Celestial Pictures | Romance Shaw Brothers style…
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15 Feb Romance Shaw Brothers style…

Love abounds in Shaw Brothers movies. Below are a few favorites featuring sword-crossed fighters, and modern-day innocents who may or may not find their heart’s desire.


Have Sword Will Travel (1969) by Chang Cheh. Yun Pao Pao’s (Li Ching) devotion to fiancé Siang (Ti Lung) only goes so far when her betrothed is overly paranoid and jealous of the Robin Hoodesque Yi Lo (David Chiang.) This not-so-torrid triangle is a delightful take on teenage love in the martial world. Watching the director create this world is most welcome as his trio of young actors swoon, brood and feign disinterest with aplomb.

Watch Have Sword Will Travel with Prime Video: http://amzn.to/2srM9u0


Swordsman and Enchantress (1978) by Chu Yuan. Wrongly accused thief Xiao Shiyi Lang (Ti Lung) has to clear his name over the theft of the coveted Deer Carver sword and Mrs. Lian, a nobleman’s wife. Xiao attracts all kinds of women from the “Man Junkie” (Lily Li Li) to “Little Lord”(Candy Wren), and yet, this lone wolf falls in love with Mrs. Lian (Ching Li), a gentle lady who is much more than what her outward appearance suggests. If you’ve watched Chu Yuan’s wuxia (especially his adaptations of Gu Long’s novels), romance often drives the story. Sometimes obvious, sometimes subtle, love brings honor or ruin to the lead characters. Passion reveals Xiao’s humility and compassion as Mrs. Lian reciprocates his generosity and growing attraction. As Mrs. Lian and Xiao’s bond blossoms, you want them to find happiness.

Watch Swordsman and Enchantress with Prime Video: http://amzn.to/2sv6ajh


Two Champions of Shaolin (1980) by Chang Cheh. Romance makes a surprising come back in the midst of Chang’s work with the Venoms mob. Here, an injured Shaolin fighter Tong QianJin (Lo Mang) falls in love with Jin Bier (Yueng Jing-Jing) the equally rebellious little sister of Jin Tailai (Sun Chien). Naturally, Tong and Lady Jin’s courtship is martial arts inclined and remains among the most playful sequences Chang Cheh would film going forward. It’s a sweet arc in a movie that becomes increasingly dark as the Qing Empire baddies prepare to strike.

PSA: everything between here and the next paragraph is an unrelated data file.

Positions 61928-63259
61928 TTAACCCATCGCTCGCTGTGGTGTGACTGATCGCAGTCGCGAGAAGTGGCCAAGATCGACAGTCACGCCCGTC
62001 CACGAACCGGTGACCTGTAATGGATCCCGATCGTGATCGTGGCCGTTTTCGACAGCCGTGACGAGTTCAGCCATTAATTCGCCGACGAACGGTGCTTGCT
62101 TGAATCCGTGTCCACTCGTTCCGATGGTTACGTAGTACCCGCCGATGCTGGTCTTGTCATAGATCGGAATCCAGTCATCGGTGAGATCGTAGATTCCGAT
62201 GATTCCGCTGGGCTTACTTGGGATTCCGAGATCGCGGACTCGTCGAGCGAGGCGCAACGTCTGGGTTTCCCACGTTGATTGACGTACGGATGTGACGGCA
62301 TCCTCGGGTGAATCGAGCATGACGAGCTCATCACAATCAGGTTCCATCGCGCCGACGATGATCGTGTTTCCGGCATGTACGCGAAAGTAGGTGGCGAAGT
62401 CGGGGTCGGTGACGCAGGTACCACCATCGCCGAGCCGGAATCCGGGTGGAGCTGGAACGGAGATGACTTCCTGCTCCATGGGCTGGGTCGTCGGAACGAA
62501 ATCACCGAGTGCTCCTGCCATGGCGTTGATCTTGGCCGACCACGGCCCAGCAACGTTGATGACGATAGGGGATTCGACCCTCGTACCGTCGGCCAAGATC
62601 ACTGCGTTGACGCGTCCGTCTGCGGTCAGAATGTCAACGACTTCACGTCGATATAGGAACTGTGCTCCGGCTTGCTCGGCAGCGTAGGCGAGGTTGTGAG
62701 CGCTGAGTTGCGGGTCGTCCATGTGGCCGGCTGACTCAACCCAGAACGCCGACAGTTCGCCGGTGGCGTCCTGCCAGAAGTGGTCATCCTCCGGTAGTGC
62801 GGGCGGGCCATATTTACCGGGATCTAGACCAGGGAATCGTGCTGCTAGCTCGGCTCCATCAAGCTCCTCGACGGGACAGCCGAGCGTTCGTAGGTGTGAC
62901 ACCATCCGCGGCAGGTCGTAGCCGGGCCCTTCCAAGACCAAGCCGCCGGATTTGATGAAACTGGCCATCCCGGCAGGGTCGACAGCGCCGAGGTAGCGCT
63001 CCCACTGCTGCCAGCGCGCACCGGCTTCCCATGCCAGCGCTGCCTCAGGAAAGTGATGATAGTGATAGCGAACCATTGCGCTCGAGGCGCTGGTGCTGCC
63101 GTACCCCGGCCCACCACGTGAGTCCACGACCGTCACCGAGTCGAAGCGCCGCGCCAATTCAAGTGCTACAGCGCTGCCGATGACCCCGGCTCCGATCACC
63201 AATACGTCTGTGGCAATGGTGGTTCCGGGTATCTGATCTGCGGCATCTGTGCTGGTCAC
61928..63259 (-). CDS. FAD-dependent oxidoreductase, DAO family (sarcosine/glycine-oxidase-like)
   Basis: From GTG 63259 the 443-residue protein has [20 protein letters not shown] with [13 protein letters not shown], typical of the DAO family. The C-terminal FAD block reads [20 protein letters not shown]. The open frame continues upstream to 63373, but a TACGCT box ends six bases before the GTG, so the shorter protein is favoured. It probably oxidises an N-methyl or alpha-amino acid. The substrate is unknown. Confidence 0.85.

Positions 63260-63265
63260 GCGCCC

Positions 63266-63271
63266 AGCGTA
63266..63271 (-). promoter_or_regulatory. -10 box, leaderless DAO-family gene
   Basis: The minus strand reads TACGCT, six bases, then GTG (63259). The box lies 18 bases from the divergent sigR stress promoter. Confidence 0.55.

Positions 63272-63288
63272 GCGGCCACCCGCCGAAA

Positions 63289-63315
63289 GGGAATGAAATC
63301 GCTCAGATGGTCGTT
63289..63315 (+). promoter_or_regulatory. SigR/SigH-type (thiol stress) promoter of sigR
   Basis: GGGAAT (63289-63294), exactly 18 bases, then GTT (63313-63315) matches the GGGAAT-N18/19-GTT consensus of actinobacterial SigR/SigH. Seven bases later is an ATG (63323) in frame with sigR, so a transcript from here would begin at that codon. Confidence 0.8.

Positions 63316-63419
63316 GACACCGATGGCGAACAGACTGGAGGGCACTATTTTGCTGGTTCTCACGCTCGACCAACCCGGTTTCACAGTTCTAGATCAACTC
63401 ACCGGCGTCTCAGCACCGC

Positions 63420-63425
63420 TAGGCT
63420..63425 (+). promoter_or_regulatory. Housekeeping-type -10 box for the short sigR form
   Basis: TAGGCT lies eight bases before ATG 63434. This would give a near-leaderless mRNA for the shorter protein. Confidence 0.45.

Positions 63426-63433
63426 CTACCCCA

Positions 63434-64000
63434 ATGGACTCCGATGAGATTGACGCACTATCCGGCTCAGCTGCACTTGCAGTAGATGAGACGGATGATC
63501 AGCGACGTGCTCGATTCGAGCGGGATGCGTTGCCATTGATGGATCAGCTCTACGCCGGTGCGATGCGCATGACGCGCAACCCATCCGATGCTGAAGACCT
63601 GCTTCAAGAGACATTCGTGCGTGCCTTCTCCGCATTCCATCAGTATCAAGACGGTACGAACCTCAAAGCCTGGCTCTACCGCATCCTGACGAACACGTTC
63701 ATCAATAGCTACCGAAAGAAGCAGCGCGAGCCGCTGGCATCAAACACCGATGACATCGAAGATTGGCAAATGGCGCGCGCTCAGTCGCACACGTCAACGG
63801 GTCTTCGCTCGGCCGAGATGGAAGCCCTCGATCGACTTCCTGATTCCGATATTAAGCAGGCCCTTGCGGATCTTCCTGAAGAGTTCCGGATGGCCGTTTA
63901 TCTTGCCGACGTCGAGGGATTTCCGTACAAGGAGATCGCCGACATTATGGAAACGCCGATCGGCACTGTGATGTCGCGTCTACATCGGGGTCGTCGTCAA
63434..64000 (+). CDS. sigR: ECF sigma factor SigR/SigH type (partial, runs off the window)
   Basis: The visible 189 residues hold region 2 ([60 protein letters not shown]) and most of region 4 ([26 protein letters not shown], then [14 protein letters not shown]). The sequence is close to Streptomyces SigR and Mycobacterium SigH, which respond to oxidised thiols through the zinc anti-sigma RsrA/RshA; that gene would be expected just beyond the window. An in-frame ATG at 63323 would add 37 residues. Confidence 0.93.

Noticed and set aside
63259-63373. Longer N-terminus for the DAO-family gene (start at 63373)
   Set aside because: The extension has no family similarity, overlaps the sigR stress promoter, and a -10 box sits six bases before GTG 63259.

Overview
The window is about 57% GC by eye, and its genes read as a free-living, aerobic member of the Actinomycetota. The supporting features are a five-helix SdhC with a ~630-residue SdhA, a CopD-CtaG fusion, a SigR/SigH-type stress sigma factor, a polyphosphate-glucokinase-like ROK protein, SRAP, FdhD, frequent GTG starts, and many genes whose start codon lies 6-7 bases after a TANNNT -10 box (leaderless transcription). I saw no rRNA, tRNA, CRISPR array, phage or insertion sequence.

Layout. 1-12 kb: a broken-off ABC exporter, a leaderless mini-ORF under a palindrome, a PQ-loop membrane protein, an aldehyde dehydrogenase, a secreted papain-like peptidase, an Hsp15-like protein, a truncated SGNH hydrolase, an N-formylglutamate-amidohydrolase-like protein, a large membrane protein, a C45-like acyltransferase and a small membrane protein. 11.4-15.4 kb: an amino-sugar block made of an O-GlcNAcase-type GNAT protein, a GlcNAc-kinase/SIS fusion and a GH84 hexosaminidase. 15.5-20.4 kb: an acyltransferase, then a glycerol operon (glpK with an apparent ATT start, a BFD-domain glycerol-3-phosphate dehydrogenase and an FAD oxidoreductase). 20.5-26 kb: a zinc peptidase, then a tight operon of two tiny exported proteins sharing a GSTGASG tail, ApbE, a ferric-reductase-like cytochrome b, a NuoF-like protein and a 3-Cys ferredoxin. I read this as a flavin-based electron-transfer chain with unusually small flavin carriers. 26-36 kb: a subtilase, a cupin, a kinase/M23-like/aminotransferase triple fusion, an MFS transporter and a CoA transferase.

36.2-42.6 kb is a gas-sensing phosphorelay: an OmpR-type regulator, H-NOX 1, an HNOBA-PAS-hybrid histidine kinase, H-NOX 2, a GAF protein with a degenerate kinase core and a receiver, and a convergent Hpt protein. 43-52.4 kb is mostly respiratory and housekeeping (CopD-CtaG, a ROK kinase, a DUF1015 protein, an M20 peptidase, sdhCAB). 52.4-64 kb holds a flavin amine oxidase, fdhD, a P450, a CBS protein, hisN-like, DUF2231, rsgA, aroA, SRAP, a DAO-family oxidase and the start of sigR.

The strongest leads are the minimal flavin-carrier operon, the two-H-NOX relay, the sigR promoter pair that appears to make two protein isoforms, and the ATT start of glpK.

Watch Two Champions of Shaolin with Prime Video: http://amzn.to/2GeBJjt


Black Magic (1975) by Ho Meng-Hua. Director Ho Meng-Hua delivered a wildly entertaining filmography while at Shaw Brothers. Black Magic is the studio’s first foray into gross out horror and an ode to “looking for love in all the wrong places.” Hiring a black magician to help snare the person of your dreams is not a good idea. Xu Nuo and Wang Chu Ying (Ti Lung and Lily Li Li) are the loving newlyweds who become targets of the lustful Mrs. Luo Yin (Tanny), Liang Chia Chieh (Lo Lieh) and the wicked warlock (Ku Feng) pulling everyone strings. Bonus: real-life couple Tanny and Yueh Hua share a blissful moment before things get goopy, loopy and ugly.

Watch Black Magic with Prime Video: http://amzn.to/2HgpF2b


The Magic Blade (1976) by Chu Yuan. While 1977’s The Jade Tiger and The Sentimental Swordsman also feature a lovelorn and tragic Ti Lung swordsman, it is the mysterious Fu Hung Hsueh whose regret over leaving love behind, reveals one of the most unique unabashedly romantic figures in the classic Shaw Brothers style. After surviving multiple assassination attempts, Fu Hung Hsueh happens upon a sickly prostitute whose sad reality quietly reveals his true nature. His loving gestures embody the inner strength and suffering of our hero. This scene is a quiet moment that speaks volumes. That this happens so late into this excellent movie makes it a welcome surprise.

Watch The Magic Blade with Prime Video: http://amzn.to/2EtCCYG


Shaolin Mantis (1978) by Lau Kar-Leung. While Executioners from Shaolin (1977) boasts the perfect LK-L love moment (the bedroom scene); it is the growing adoration between Wai Fung (David Chiang) and Chi-Chi (Cecilia Wong) that winks at traditional tropes while pulling your heartstrings because you know what they do not. This superb courtship showcases a softer side of the legendary director, making Wai’s journey all the more bittersweet.

Watch Shaolin Mantis with Prime Video: http://amzn.to/2GevmfQ

As it can be in the real world, love inspires, destroys, -and sometimes- even conquers all in the martial realms too.

When not honing her pen fu for ShawBrothersUniverse.com or studying the precepts of film and media, Kim August can be found writing, drawing and thinking about Shaw Brothers movies at her blog. Kim’s short story based on Chang Cheh’s Vengeance! was recently published in NANG Magazine #3.